|7890.0110||MEDICATIONS AND PRACTICES PROHIBITED.|
|7890.0130||FINDINGS OF CHEMIST.|
|7890.0150||DISCLOSURE OF APPROVED MEDICATIONS TO PUBLIC.|
|7890.0160||RESPONSIBILITY OF VETERINARIAN.|
The terms used in this chapter shall have the meanings given them in this part.
"Alkalinizing agents" means substances, including bicarbonate of soda (sodium bicarbonate or baking soda), that are used to increase the plasma or serum pH, bicarbonate level, or TCO2 level of a horse.
"Analgesic" is a substance used to relieve pain.
"Androgenic-anabolic steroids (AAS)" means a group of compounds derived from testosterone or prepared synthetically to promote general body growth.
"Anesthetic" is a substance used to effect a loss of feeling or sensation in any part of the body.
"Antibody" means a protein produced after stimulation by an antigen that acts specifically against that antigen in an immune response.
"Bicarbonate loading" means the use of an alkalinizing agent either through a nasogastric tube or by other means that elevates the plasma or serum TCO2.
"Biological product" means any virus, therapeutic serum, toxin, antitoxin, or analogous product applicable to the prevention, treatment, or cure of diseases or injuries.
"Bleeder" means, according to its context, either:
a horse which during a race or exercise is observed by the commission veterinarian or his or her designee to be shedding blood from one or both nostrils and in which no upper airway injury is noted during an examination by the commission veterinarian immediately following such a race or exercise;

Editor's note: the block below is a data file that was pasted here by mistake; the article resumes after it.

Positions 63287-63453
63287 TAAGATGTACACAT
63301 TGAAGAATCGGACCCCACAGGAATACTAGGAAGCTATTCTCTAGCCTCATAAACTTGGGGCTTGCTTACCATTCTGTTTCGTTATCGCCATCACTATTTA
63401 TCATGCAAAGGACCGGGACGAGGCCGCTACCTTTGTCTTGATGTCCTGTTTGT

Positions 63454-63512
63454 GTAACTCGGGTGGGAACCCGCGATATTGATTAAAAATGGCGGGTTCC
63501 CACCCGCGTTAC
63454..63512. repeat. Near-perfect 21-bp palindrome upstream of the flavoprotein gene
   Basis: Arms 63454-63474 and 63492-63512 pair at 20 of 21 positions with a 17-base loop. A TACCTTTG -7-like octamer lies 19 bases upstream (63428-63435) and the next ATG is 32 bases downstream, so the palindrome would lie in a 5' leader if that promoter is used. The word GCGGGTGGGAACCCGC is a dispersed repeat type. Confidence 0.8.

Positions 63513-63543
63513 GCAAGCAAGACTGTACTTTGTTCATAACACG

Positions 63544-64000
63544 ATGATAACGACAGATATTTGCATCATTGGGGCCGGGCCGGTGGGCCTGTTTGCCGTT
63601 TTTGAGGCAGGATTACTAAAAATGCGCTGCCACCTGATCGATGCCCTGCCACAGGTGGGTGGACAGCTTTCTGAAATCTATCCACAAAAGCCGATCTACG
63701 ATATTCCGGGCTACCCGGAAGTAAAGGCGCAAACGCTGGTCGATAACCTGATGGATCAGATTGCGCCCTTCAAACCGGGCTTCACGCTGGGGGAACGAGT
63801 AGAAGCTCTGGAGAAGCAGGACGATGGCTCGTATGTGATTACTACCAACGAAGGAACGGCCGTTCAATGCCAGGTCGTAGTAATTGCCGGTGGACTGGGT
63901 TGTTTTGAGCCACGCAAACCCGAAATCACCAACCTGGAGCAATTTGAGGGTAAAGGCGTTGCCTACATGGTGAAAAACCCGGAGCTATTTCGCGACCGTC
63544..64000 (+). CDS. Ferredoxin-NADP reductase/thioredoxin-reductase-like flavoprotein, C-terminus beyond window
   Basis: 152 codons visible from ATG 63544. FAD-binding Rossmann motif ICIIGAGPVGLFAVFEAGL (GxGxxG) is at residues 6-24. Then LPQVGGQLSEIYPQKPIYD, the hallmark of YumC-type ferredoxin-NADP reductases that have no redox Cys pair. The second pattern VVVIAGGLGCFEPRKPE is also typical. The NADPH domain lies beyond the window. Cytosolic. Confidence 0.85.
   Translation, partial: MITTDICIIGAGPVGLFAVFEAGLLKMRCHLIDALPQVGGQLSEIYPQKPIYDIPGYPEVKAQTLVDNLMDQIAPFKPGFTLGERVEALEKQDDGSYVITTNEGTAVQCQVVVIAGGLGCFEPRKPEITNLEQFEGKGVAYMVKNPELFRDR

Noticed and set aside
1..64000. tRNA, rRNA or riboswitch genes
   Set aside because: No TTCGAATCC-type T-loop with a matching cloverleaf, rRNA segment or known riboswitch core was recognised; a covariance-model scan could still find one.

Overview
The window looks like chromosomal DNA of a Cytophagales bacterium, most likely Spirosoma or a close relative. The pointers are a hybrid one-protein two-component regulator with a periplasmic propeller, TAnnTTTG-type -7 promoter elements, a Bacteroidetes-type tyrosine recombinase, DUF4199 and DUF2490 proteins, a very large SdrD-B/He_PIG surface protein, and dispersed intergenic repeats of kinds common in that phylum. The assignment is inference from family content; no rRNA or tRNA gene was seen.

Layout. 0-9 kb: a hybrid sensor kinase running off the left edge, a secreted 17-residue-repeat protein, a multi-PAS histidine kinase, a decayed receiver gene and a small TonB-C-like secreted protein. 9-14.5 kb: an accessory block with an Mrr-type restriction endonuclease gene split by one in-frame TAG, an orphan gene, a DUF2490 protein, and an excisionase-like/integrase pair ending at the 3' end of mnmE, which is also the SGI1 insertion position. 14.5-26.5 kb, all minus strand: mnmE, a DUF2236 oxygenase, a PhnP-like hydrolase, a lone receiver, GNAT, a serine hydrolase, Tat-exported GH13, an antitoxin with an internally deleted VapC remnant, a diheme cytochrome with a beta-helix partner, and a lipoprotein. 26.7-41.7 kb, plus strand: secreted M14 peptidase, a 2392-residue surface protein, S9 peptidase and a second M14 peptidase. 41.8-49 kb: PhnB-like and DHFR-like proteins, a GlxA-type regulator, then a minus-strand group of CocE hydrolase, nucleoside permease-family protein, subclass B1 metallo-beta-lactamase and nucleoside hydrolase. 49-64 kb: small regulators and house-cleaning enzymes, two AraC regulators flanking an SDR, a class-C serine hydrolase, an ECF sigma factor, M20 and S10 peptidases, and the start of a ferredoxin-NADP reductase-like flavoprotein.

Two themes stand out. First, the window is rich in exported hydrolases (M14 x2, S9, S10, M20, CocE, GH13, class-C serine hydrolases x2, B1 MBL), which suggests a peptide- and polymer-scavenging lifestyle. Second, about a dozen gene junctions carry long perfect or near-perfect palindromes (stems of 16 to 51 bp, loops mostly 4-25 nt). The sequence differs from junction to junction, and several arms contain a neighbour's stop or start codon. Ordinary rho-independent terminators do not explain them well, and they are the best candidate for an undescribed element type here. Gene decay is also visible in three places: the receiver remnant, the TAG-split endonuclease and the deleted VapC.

a horse which, within 1-1/2 hours of such a race or exercise, is observed by the commission veterinarian, through visual and/or endoscopic examination, to be shedding blood from the lower airway; or
"Bleeder list" means a tabulation of all bleeders maintained by the commission veterinarian.
"Blood doping" means various techniques used to increase the oxygen-carrying capacity of blood.
"Bute" means phenylbutazone or oxyphenbutazone.
"Chemist" means any official racing chemist designated by the commission.
"Compounding" means preparing, mixing, assembling, packaging, and labeling a drug for an identified individual horse as a result of a practitioner's prescription drug order. Compounding does not include mixing or reconstituting a drug according to the product's labeling or to the manufacturer's directions.
"Darbepoietin alfa" is a synthetic analog of erythropoietin that stimulates the bone marrow to produce red blood cells. Chemically, it is a 165 amino acid protein containing five N-linked oligosaccharide chains.
"Depressant" is a substance used to diminish the function of the body, including the cardiovascular system, pulmonary system, urinary system, nervous system, musculoskeletal system, or any other systemic function of the body.
"Detention barn" means a secured structure designated by the commission.
"DMSO" means dimethyl sulfoxide.
"Erythropoietin (EPO)" is a glycoprotein that stimulates the production of red blood cells by stem cells in bone marrow. Produced mainly by the kidneys, it is released in response to decreased levels of oxygen in body tissue. Using recombinant DNA technology, EPO has been synthetically produced and chemically it is a 165 amino acid protein containing three N-linked oligosaccharide chains.
Substances in equine feed arising from contamination during cultivation, processing or treatment, storage, or transportation.
"Flunixin meglumine" is a nonsteroidal anti-inflammatory drug with the chemical name 3-pyridine-carboxylic acid.